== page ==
The NGO Beijing Declaration
A coalition of women NGOs, unhappy at the watered down position of the official documents, issued their own NGO Beijing Declaration on 15 September 1995, the final day of the UN Women's Conference. The alternative declaration challenges governments to radically transform social, economic and political structures that oppress women and girls worldwide. The text of the NGO Beijing Declaration is produced below.
A DECADE after the Nairobi Conference, the Forward Looking Strategies have not been fully implemented by any government. We live in a world marked by growing poverty, inequality, injustice, unemployment, environmentally destructive economic growth, war, sexism, racism, xenophobia, homophobia and other forms of discrimination and violence against women. Moreover, the intersection of gender, race and poverty create multiple burdens of discrimination for many women of colour.
We, NGO women of the world, rich in our diversity, have gathered along with governments in the largest global conference ever to address women's issues and the existing barriers to our achieving equality, development and peace. We believe that these goals can be realised by ending the oppression of women and girls, by women's full participation in national and international decision-making, and transforming the social, economic and political structures which underlie and perpetuate poverty, racism, inequality, injustice, unemployment, violence and war.
On the eve of the 50th anniversary of the United Nations, despite the many obligations undertaken by its member states, women's human rights are not yet respected, protected and promoted as inalienable, indivisible and universal.
Resources are being persistently squandered on the military with no gain in peace and common security. The dominant development model and global market economy generate great material wealth for a few, while impoverishing many; create homelessness and environmental racism and degradation; encourage overconsump-tion and arms proliferation; deplete our natural resources; pollute our air, water and soil; and contribute to violations of women's civil, economic, cultural and political rights. The current growth model fails to meet the fundamental material and spiritual needs of the peoples of the world.
Women are major contributors to every economy but much of our labour is unrecognised and undervalued. We do two-thirds of the world's work, yet earn only 5% of its income, our labour serving as an invisible subsidy to the world's wealth.
The globalisation of the world's so-called 'market economies' is a root cause of the increasing feminisation of poverty everywhere. This violates human rights and dignity, the integrity of our eco-systems and the environment, and poses serious threats to our health. The global economy, governed by international financial institutions, the World Trade Organisation and transnational corporations, imposes Structural Adjustment Programmes on countries in the South and economic restructuring in countries in the North in the name of fiscal health. The result is increasing poverty, debt and unemployment. The resulting reductions in social programmes and services in the areas of health, education and housing harm the very people they purport to assist. The media, controlled by transnational corporations acts as an instrument of social control, denying women's rights to free communication.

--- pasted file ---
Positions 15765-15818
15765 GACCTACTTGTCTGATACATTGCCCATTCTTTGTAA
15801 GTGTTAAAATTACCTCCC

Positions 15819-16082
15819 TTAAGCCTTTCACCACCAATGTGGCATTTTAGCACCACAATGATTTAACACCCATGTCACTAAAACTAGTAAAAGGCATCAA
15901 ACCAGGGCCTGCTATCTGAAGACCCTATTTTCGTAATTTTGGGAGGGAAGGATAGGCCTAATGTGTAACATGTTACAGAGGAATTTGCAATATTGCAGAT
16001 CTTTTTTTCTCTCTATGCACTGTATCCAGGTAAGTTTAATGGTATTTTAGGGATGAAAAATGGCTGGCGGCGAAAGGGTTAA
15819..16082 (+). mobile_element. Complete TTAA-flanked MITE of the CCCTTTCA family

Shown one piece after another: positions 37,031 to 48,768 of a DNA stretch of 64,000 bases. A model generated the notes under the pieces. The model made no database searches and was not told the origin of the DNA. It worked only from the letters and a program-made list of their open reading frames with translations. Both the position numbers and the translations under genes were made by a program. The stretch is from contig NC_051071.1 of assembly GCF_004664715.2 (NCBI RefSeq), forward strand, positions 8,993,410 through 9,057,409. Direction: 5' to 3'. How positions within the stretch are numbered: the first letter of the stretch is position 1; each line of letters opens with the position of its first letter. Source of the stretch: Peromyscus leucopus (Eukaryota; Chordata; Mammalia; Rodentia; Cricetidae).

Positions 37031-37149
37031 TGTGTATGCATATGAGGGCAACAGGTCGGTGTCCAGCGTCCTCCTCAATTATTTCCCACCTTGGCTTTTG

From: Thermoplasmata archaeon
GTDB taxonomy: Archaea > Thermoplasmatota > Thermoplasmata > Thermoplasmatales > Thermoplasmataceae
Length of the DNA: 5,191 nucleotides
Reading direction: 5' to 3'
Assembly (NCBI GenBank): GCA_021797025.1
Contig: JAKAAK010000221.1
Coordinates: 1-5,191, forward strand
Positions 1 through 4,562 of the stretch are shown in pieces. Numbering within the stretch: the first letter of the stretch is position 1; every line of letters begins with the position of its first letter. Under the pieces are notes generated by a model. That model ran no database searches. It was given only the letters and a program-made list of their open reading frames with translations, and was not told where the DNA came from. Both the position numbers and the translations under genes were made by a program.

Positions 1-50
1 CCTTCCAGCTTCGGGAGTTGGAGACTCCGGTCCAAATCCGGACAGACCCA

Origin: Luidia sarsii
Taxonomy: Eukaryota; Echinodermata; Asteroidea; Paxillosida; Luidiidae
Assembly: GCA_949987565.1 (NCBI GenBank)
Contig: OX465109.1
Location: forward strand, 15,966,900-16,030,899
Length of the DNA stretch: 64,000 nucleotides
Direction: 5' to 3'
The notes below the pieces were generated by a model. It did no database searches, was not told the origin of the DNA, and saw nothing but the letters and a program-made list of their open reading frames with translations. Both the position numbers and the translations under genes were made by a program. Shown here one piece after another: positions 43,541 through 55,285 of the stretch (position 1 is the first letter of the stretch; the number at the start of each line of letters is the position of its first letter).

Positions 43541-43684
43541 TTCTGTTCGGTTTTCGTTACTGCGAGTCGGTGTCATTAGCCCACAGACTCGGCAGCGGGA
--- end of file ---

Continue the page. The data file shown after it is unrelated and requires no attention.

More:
Supported by the wisdom of our elders, inspired by indigenous peoples, energised by youth, and sustained by our sisterhood, we call for an end to these conditions and refuse to accept them as inevitable for the future of humanity. WOMEN'S RIGHTS ARE HUMAN RIGHTS.
WE CALL ON ALL GOVERNMENTS:
Governments must abolish weapons of mass destruction by banning testing, sales and stockpiling of nuclear, chemical, biological, and all other weapons. The production, trade and use of all landmines must be banned. We demand that our governments work together to solve conflicts without using violence, and that they fully include women in peacemaking and conflict resolution initiatives.
We must build upon alternative models that currently exist in both South and North, which are based on equality, mutual respect, true participation and accountability to all women. These models must be economically and socially equitable and environmentally sound.
All development projects must take into account their effects on women, including the additional workload imposed on women by unsustainable and inappropriate technology.
WE CALL FOR:
WE DEMAND AN END TO RAPE, AND TO ALL FORMS OF VIOLENCE, SEXUAL EXPLOITATION AND HARASSMENT OF WOMEN AND CHILDREN. WE FURTHER DEMAND AN END TO THE TRAFFICKING OF WOMEN AND CHILDREN AS WELL AS SEX TOURISM.
We seek these transformations in the spirit of service to humanity, partners with youth as agents of change, keeping our children, grandchildren and future generations in our hearts. We are convinced that as women achieve full and equal participation in all the affairs of the planet, peace will be realised, and the well-being of every individual secured. WE REAFFIRM THAT WOMEN'S RIGHTS ARE HUMAN RIGHTS. (Third World Resurgence No. 61/62, Sept/Oct 1995)